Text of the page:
Elevation versus species effects in climate-growth relations in the Central Italian Alps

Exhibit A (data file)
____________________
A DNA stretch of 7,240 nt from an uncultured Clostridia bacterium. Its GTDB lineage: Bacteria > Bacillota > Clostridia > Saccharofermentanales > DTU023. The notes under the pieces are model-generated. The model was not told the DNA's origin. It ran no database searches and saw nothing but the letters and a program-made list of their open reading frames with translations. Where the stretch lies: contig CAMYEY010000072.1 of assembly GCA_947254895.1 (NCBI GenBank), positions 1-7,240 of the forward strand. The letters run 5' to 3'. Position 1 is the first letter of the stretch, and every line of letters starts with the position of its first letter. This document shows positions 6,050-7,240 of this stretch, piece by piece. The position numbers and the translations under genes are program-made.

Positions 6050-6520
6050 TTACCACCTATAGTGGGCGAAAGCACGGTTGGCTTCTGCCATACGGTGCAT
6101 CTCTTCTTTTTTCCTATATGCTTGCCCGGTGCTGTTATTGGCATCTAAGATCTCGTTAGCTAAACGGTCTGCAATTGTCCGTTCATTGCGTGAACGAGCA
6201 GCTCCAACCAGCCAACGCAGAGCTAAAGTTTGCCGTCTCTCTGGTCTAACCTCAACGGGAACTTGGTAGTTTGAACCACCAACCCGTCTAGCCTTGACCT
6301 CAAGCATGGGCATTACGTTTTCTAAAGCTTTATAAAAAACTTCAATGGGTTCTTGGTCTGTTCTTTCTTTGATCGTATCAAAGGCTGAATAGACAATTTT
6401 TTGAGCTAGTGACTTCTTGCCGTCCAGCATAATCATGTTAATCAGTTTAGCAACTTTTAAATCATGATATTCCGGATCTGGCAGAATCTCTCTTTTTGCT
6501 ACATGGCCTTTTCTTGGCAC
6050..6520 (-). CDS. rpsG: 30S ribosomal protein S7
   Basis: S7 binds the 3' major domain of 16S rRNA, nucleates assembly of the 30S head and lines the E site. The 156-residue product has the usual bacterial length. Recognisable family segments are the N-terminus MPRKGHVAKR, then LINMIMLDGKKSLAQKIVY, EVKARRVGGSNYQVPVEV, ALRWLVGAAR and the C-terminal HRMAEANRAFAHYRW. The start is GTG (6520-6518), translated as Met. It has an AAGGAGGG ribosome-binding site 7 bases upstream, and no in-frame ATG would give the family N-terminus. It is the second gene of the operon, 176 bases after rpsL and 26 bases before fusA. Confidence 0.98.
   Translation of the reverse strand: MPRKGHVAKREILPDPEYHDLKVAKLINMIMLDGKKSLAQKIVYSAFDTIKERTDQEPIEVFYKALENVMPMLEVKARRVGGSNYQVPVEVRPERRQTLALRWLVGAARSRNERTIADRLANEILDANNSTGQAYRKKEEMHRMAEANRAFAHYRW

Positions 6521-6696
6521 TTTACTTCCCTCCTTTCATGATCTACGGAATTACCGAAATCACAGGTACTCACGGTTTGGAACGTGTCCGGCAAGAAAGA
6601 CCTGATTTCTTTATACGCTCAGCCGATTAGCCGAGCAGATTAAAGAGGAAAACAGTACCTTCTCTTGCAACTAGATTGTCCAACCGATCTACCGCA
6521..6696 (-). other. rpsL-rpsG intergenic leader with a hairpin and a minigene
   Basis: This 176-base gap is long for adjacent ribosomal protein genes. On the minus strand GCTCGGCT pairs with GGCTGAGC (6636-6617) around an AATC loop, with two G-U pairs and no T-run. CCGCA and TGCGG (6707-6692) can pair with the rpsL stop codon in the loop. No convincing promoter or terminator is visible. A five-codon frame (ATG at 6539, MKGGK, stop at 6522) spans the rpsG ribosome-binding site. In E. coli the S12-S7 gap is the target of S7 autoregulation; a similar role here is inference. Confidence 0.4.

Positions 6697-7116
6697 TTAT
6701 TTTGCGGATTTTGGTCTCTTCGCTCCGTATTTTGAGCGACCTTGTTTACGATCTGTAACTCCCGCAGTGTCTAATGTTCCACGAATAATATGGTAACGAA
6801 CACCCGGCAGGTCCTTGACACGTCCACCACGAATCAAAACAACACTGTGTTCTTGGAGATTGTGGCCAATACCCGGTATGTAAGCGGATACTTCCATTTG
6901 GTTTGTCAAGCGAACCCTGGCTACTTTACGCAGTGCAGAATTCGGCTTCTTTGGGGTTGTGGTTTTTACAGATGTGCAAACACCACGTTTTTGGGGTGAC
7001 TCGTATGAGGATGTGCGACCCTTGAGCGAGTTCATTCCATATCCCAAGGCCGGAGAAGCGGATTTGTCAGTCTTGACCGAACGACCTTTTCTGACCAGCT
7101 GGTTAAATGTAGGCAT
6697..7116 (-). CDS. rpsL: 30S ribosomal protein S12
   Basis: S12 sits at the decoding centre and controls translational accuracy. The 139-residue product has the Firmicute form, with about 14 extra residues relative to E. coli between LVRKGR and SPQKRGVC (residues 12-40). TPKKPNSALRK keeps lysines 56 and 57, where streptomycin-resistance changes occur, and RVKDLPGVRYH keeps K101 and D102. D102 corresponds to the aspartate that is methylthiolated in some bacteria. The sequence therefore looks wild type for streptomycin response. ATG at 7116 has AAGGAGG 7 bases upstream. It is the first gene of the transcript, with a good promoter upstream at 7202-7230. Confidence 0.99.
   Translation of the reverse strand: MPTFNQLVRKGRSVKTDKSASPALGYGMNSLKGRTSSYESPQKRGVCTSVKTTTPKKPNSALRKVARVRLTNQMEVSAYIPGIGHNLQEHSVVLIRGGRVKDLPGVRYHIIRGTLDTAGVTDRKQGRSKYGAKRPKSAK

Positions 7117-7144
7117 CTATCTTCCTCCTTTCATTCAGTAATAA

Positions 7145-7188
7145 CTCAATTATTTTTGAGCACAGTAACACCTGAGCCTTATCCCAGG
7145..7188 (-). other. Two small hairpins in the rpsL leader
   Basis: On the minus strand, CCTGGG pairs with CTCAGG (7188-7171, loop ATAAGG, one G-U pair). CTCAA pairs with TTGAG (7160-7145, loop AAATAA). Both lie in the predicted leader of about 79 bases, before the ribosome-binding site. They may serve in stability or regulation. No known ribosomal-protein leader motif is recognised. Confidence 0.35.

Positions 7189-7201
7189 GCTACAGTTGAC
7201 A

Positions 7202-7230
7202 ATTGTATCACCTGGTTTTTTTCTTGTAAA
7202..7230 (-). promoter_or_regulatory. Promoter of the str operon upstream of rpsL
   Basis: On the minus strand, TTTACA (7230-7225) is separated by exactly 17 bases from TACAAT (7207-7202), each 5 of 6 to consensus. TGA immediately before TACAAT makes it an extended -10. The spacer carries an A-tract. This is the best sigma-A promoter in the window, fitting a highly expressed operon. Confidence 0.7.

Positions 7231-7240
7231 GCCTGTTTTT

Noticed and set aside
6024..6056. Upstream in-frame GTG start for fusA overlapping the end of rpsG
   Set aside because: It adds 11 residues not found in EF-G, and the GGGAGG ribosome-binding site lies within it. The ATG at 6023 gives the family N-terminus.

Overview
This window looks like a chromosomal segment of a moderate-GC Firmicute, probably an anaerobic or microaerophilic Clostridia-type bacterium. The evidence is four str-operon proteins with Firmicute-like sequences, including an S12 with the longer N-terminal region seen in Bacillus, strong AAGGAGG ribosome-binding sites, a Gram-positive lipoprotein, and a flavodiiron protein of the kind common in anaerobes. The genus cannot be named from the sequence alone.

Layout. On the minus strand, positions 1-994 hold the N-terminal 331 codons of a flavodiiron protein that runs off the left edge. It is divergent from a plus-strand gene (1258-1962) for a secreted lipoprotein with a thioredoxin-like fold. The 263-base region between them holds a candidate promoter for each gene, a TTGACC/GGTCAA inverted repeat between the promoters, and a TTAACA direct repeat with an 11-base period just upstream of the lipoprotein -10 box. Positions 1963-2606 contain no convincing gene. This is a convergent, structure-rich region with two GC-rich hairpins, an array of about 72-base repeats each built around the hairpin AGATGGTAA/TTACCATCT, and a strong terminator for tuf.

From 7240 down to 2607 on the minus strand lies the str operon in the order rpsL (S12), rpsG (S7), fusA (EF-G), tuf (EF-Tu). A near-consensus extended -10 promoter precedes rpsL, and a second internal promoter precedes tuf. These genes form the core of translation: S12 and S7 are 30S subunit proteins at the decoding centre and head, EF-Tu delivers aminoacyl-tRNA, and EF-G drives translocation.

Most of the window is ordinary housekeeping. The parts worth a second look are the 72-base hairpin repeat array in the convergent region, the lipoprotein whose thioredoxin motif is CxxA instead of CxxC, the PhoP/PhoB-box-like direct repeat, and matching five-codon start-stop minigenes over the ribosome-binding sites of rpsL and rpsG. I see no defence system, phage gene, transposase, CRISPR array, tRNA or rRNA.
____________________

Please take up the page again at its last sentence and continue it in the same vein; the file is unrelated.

To estimate the effects of a warmer and drier future climate on mountain forests, we analyzed the climate response of radial growth of five different conifer species along elevation transects between 1070 m and the forest line near 2400 m above sea level within an inner-alpine dry valley in the LTSER area Matsch|Mazia in Northern Italy. For additional information in growth processes and tree hydraulics automatic dendrometer measurements were used. As expected, we generally observed positive growth responses to temperature near the forest line and to precipitation at low elevation. However, water availability and extremely dry years surprisingly affected growth of Larix decidua and Picea abies up to 1800 m. On the other hand, Pinus nigra and Pinus sylvestris did not show a significant precipitation response at the lowest site, where their growth rate was constantly low. Near the forest line Pinus cembra benefited less from warming in the last 40 years than L. decidua, dendrometer measurements revealed that its growth was strictly limited by vapor pressure deficit. Overall, site elevation determined tree growth patterns, but within the same elevation species-specific differences were found, especially between L. decidua and the pine species, with P. abies in-between. Our results should contribute to a sustainable adaption of mountain forest management in the Alps to future climate conditions.